New Law: 2 Things to Know If You're Hospitalized - Mature Health Center

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New Law: 2 Things to Know If You're Hospitalized

Apr 3, 2017

A new law that requires hospitals to disclose to Medicare patients that they’re on observation status and not being admitted might prevent some surprises when the bills arrive. But it doesn’t fix what some critics say is the real problem: you can still get stuck paying more if you’re considered to be in observation status, than if you’re admitted.

How much more? A lot. For one woman, observation status after a broken leg led to a $28,000 bill, NBC reported. Another faced a $30,000 bill.

How to protect yourself

If you go to the hospital, it’s important to understand two important financial consequences of being deemed “observation status” instead of being admitted:

  1. Being classified as “observation status” keeps Medicare’s more comprehensive hospitalization coverage from kicking in, meaning your share may be more. (Medicare Part B covers outpatient expenses; Part A covers inpatient expenses. In 2014, more than 352,000 outpatients paid more in Part B co-payments than the inpatient deductible would have been for their hospital stay, according to the Center for Medicare Advocacy.)
  2. Your days in the hospital will not count toward qualifying for Medicare’s nursing home benefit — which means you may be responsible for nursing home charges if your hospitalization is followed by nursing home care. (Nursing facility rehab services are covered only if the patient receives hospital care as an inpatient for three consecutive days.)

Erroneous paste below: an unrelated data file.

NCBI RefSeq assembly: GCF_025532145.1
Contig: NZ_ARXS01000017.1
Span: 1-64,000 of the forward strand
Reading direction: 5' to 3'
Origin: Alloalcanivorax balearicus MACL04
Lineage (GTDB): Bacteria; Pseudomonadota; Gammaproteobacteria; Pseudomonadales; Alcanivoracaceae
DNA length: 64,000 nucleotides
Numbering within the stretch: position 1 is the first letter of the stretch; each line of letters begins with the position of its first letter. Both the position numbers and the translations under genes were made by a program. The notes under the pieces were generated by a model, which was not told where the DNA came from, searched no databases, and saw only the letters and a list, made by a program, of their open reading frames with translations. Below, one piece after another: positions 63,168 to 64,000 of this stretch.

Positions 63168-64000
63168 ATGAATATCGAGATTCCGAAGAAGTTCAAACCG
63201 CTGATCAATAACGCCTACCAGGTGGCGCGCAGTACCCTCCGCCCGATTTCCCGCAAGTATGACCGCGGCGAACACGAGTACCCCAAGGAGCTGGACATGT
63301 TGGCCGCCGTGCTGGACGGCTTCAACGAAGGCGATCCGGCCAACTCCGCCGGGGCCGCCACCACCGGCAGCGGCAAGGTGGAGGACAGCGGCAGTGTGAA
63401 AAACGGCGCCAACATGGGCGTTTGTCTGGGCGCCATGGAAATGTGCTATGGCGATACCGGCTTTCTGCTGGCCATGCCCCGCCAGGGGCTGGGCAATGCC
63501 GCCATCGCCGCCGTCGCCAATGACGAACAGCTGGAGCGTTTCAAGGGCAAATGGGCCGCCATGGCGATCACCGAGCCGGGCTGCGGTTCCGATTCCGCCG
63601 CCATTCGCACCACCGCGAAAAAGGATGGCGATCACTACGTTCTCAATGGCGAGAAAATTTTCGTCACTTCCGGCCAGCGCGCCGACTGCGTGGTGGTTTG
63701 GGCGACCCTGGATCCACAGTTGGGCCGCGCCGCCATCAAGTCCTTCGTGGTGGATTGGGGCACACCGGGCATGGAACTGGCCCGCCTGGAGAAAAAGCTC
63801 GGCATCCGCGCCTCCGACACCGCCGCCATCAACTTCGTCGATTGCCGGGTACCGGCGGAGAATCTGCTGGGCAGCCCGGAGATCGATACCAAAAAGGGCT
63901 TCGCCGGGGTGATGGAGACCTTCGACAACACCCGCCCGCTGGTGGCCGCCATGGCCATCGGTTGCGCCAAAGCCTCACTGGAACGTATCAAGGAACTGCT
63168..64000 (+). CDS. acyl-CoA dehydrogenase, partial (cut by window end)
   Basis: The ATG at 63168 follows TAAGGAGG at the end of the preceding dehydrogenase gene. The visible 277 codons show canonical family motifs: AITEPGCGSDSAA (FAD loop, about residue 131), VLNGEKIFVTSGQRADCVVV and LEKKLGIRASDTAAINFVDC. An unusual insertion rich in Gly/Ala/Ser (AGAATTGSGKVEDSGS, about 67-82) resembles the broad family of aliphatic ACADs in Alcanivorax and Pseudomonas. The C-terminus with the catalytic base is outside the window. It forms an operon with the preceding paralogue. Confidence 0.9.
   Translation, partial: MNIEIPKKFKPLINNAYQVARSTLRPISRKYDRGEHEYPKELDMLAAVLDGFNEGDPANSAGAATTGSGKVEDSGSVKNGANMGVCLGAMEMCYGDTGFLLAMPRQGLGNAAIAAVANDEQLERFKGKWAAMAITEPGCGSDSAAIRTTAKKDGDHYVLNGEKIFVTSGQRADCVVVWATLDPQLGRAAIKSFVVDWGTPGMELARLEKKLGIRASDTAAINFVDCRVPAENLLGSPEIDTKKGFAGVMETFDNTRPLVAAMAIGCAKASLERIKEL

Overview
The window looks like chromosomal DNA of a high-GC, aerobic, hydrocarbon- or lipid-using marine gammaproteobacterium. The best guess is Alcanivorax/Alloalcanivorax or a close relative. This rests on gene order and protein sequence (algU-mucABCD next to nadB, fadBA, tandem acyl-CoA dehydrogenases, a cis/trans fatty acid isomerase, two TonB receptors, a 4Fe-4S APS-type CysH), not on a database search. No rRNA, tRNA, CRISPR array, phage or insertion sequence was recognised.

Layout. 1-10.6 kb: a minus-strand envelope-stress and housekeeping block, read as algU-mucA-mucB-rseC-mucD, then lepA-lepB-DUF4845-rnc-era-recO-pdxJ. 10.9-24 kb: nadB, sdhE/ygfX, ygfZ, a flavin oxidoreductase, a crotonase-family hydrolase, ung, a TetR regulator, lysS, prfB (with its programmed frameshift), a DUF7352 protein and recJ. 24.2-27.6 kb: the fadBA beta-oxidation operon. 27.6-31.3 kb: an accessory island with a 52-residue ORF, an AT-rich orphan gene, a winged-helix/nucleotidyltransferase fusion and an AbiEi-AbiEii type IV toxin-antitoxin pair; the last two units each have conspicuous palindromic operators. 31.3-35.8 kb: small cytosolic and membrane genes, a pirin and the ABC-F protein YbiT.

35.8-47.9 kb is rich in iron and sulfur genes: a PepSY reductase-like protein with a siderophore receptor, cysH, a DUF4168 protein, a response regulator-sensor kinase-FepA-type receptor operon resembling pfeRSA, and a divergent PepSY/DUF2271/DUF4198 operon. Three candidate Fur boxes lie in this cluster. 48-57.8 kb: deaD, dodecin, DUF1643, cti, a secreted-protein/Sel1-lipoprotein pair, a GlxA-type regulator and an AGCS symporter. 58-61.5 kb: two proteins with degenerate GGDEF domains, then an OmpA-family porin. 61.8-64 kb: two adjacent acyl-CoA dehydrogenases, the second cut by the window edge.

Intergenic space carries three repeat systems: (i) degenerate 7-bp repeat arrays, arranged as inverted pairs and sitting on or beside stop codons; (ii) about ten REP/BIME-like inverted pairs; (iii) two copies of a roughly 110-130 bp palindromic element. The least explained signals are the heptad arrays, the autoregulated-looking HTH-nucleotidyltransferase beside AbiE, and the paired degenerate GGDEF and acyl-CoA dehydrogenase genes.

These facts about how observation status works are not new. What is new, however, is that hospitals are now required to tell you when you’re getting observation care and why you’re not being admitted. For years, patients often found out only when they got their bills. But now, you must be notified after you’ve received observation care for 24 hours, and no later than 36 hours.

The NOTICE Act — which stands for Notice of Observation Treatment and Implication for Care Eligibility — was passed on Aug. 6, 2015, but just recently went into effect — on March 8. Its intent was to address years of complaints from patients, health care professionals and members of Congress about observation status.

Observation status is a classification by Medicare for when someone is not well enough to be released from the hospital, but not sick enough to be admitted as an inpatient. It can give doctors more time to figure out what’s wrong.

But despite the positive points, observational status remains a controversial topic, largely because the use of it has spiked sharply in recent years. Some critics assert that federal scrutiny of hospital re-admission rates has incentivized doctors to push Medicare beneficiaries into observation status — with the hope that if a patient is never admitted, his or her return would not be counted against the hospital as a re-admission. While hospitals dispute this, the result — patients not learning until after their hospital or nursing home stay that they owe more than expected  — has added insult to injury.

The NOTICE act now removes some of that surprise sticker shock after the hospital stay. So now, if you learn you’re considered in observation status, you at least know the financial consequences beforehand, versus when it’s too late, and can discuss your treatment options.

As the Medicare.gov website says, you have certain guaranteed rights as a Medicare beneficiary, including the right to learn about all of your treatment choices and participate in treatment decisions. You also can appeal certain decisions about health care payment, coverage of services and prescription drug coverage.


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